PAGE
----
Home News 'No' to route proposed by the «Energy Strategy 2050»
Contact Person  Ivo Zimmermann Ivo Zimmermann
Head of Unit
+41 44 384 48 50 +41 44 384 48 50 i.zimmermannnoSpam@swissmem.ch

'No' to route proposed by the «Energy Strategy 2050»

The federal government's «Energy Strategy 2050» jeopardizes the security of electricity supplies and the competitiveness of Switzerland’s exporting industry. Swissmem and scienceindustries, as representatives of industries that are responsible for 73% of Swiss goods exports and whose 400,000 or so employees in Switzerland contribute over 14% to GDP, are therefore fundamentally opposed to the «Energy Strategy 2050».

Industry requires guaranteed uninterrupted electricity supplies at all times and electricity prices that are internationally competitive. Swissmem and scienceindustries have concluded that the «Energy Strategy 2050» does not take sufficient account of these requirements, and are fundamentally opposed to significant elements of the strategy:

  • The «Energy Strategy 2050» does not satisfactorily answer the question of how, against a backdrop of rising demand for electricity, it will be possible to compensate for the loss of nuclear power (40% of total electricity production) without jeopardizing security of supply. Switzerland will thus be confronted with the problem of being obliged to buy in large amounts of electricity from abroad, especially in winter. As things stand today, however, the necessary bilateral trade agreement has yet to be signed with the EU.
  • Swissmem and scienceindustries disagree with the further expansion of subsidies for renewable energies. Experience in Germany has shown that the large-scale, subsidy-driven promotion of stochastic power generation (in particular wind and solar generation) impairs security of supply and reduces the cost-efficiency of energy production.The politically motivated, centrally planned increases in the price of electricity and energy that Switzerland has unilaterally introduced will threaten the international competitiveness of its exporting industry. Even today, industrial electricity prices in Switzerland are already significantly higher than elsewhere in Europe. Adding further to the cost of electricity by increasing CO2 taxes and the 'feed-in remuneration at cost' (KEV) tariff is unacceptable given that the exporting industries already find themselves in a difficult situation.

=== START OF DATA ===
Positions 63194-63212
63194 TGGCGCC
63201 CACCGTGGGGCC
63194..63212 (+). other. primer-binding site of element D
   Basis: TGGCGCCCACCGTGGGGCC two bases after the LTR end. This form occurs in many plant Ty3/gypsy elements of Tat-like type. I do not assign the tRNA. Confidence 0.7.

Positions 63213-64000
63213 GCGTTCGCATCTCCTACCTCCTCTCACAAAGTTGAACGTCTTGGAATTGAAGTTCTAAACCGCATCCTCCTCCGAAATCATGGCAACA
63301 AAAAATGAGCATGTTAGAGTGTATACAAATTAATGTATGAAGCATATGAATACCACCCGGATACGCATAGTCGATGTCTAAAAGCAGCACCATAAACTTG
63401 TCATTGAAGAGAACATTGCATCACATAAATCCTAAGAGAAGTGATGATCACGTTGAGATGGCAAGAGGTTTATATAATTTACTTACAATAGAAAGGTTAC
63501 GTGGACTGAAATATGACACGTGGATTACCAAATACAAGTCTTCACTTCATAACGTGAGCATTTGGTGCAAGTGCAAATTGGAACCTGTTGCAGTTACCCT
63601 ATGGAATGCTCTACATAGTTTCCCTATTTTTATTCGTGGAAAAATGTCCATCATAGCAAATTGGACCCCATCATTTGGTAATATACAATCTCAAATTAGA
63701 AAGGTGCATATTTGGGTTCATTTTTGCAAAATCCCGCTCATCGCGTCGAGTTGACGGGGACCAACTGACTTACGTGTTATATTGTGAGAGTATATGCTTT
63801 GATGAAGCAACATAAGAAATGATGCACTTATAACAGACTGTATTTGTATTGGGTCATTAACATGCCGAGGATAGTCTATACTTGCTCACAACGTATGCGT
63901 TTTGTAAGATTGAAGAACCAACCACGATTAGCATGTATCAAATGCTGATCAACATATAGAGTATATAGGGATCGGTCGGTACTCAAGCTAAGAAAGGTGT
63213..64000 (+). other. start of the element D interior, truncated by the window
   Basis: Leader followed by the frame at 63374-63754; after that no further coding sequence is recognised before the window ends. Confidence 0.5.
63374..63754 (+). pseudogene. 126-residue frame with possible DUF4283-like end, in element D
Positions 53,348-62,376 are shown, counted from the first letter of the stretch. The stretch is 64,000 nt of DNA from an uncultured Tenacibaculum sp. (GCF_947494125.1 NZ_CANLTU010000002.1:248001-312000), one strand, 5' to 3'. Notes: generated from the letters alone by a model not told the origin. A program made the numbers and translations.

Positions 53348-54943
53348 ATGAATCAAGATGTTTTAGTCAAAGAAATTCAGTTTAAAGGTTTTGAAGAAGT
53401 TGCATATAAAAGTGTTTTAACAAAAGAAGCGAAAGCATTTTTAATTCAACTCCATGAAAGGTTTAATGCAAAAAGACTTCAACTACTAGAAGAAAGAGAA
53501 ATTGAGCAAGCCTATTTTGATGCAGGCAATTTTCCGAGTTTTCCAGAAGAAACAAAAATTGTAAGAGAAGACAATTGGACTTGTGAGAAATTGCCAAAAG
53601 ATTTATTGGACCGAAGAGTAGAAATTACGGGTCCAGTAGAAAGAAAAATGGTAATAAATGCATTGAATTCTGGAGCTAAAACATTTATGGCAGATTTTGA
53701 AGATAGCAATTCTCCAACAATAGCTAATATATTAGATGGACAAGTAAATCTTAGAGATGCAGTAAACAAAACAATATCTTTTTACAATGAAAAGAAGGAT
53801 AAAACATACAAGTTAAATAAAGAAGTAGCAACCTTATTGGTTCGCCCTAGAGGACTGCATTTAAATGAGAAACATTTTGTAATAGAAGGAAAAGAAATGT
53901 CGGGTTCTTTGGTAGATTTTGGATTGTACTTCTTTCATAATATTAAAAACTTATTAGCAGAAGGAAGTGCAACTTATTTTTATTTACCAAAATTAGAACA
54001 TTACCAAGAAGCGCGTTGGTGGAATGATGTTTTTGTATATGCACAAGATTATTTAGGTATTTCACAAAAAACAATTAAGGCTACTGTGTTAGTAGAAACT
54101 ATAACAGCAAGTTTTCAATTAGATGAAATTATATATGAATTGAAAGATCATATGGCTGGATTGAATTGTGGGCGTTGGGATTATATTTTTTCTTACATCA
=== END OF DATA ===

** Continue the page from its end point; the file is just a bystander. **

• The same is true of the intention to replace the current taxes on non-renewable energy sources with an incentive tax as of 2020. Any energy incentive tax introduced by Switzerland alone would result in huge increases in electricity and energy prices compared with other countries and thus greatly impair Switzerland's international competitiveness as a location for research and industry.
  • A legal ban on next-generation nuclear power stations – i.e. a technology that does not even exist yet – does not make any sense and is therefore not only unnecessary but wrong.
  • Moreover, it is imperative that the «Energy Strategy 2050» be legitimized by the Swiss people in a referendum.

Support for the expansion of hydropower and grid infrastructure